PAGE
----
Hot on the heels of the bring-your-own-device (BYOD) trend is this one: bring your own cloud (BYOC).
Sigh. Another market-speaking acronym aimed to promote a new IT product or service? Perhaps, but there is some substance here, not to mention a whole new market. This is because users now have the option to own a personal storage and collaboration cloud outside an enterprise’s, and the idea is starting to gain traction.
BYOC describes individuals who have their own “personal clouds” or corporate employees empowered to use public or private third-party cloud services to perform certain job roles. In the corporate version, BYOC involves the stitching together of enterprise and consumer software, both in the cloud and on premises, to get the job done.
New Products for a New Market
The news hook here is that a group of storage device makers came out this past week with new products that make it possible for an individual to store files in a desktop device the size of a toaster and then access, share, modify or distribute them from any device through a browser at any time. Sound familiar? It’s an enterprise cloud, pared down to its simplest parts.
One of them involves disk drive and storage provider WD, which on Oct. 3 introduced its My Cloud product line. My Cloud units also have a mobile app for iOS and Android that allows users to view photos, stream video and access their files from anywhere on their smartphones or tablets. The mobile app also makes file sharing and collaborating possible, allowing customers to email files, share files as a link, and print and open files with third-party apps.
Additionally, the My Cloud mobile app integrates other public cloud services so that customers can transfer files between their Dropbox, SkyDrive and Google Drive public cloud accounts.
Terabytes of Personal Cloud Storage
In addition, new products from vendors such as Seagate (Seagate Central), Buffalo, LaCie and Synology provide terabytes of data storage with advanced security features and enough power to stream HD content to several devices simultaneously. Whether you’re a small-business owner looking to better manage the growing mass of data being collected or a media junkie who wants access to all the movies, music and media humanly possible, one of these network-attached storage (NAS) devices is sure to do the job.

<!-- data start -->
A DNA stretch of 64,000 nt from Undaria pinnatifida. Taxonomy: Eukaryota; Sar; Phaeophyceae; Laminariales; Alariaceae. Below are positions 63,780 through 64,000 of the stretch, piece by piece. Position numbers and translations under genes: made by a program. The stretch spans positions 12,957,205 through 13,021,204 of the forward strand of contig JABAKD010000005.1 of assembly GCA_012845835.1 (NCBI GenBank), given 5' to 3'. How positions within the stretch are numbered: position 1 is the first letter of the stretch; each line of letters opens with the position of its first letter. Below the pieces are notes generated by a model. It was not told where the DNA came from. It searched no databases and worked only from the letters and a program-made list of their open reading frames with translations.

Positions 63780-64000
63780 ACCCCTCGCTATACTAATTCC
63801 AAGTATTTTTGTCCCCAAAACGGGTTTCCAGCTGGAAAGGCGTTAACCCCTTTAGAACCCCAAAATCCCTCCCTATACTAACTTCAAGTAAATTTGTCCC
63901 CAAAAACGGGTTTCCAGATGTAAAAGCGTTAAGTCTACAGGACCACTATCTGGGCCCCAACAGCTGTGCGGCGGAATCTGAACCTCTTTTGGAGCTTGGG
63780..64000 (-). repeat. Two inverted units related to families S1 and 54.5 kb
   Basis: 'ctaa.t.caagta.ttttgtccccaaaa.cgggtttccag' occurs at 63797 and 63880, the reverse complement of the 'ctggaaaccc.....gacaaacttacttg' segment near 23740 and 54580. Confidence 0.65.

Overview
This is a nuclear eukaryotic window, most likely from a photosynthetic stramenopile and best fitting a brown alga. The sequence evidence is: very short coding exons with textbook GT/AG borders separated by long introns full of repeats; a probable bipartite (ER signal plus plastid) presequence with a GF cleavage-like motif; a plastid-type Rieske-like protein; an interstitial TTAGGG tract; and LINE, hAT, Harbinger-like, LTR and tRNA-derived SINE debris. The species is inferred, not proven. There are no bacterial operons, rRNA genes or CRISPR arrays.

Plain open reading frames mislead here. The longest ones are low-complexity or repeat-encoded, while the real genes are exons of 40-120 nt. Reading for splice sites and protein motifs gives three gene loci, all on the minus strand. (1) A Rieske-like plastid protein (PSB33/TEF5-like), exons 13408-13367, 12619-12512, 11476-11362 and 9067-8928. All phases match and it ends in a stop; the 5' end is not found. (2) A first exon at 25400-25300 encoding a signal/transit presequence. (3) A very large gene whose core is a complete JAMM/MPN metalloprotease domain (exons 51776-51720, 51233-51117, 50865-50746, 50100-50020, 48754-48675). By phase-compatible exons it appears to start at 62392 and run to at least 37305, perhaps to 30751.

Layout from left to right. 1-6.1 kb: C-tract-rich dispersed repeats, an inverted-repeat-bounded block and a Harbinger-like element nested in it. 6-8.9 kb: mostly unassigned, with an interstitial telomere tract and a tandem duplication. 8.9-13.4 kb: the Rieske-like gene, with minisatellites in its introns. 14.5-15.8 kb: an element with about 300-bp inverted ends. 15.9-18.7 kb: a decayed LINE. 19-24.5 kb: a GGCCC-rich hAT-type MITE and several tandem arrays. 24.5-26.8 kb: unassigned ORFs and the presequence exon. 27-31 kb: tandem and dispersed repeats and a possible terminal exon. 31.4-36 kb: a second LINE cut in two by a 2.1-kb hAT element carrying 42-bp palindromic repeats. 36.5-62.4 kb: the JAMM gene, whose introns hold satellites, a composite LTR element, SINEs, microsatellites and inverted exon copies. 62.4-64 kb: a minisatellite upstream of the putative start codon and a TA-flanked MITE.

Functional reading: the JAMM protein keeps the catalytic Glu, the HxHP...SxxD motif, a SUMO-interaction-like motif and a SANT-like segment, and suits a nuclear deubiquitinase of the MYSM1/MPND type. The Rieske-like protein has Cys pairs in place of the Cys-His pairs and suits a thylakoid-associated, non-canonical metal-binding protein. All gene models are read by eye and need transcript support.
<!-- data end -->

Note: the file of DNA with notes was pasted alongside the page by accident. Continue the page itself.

Make no mistake about it: These items are now selling—and already selling in volume—because they’re all priced at $350 or less.
Why BYOC Trend Comes With a Ready-Made New Market
On the corporate “personal cloud” side, what’s driving the change is the freemium model of delivery. It’s awfully hard to argue with free, even for a surface-level version of an application. What was expensive licensed software is now often available as a low-cost or a software-as-a-service (SaaS) application.
For example, Google and Microsoft offer Web services that provide a cloud storage drive as a native add-on that can be used to store, share and collaborate on documents. Another example is employees using their own personal Box, Dropbox or EMC Mozy account for work. This is common in larger organizations that don’t have the budgets or staff to keep up with changes in IT.
Hard to Argue with ‘Free’
Enterprise-level storage solutions have been available for free or at a nominal cost for several years, and individuals are taking advantage of them.
In order to maintain business continuity and employee collaboration, it’s essential for IT departments to implement both BYOD and cloud solutions that not only offer employees consumer-grade simplicity but also the ability to seamlessly and securely collaborate.
As time moves on, IT departments are going to need to integrate both BYOD and BYOC into their IT strategies, which includes incorporating mobile-device management, conducting security audits, integrating with a central management tool and providing simple solutions.
Through the implementation of employee-friendly BYOD and BYOC strategies, IT managers can position their enterprises to secure a competitive advantage over organizations less prepared for the cloud and personal device-driven workplace.
This whole idea is in response to a world in which business owners and consumers increasingly want access to all their information—wherever they happen to be and using whatever device they happen to have. Because network-attached storage appliances continue to get bigger in capacity, smaller in size, faster, cheaper and more capable of delivering a secure cloud-based storage offering, the genre has done what much of enterprise IT has done over the years: trickle down to the individual user.
We at eWEEK are watching this trend and will be reporting on it often in the coming months.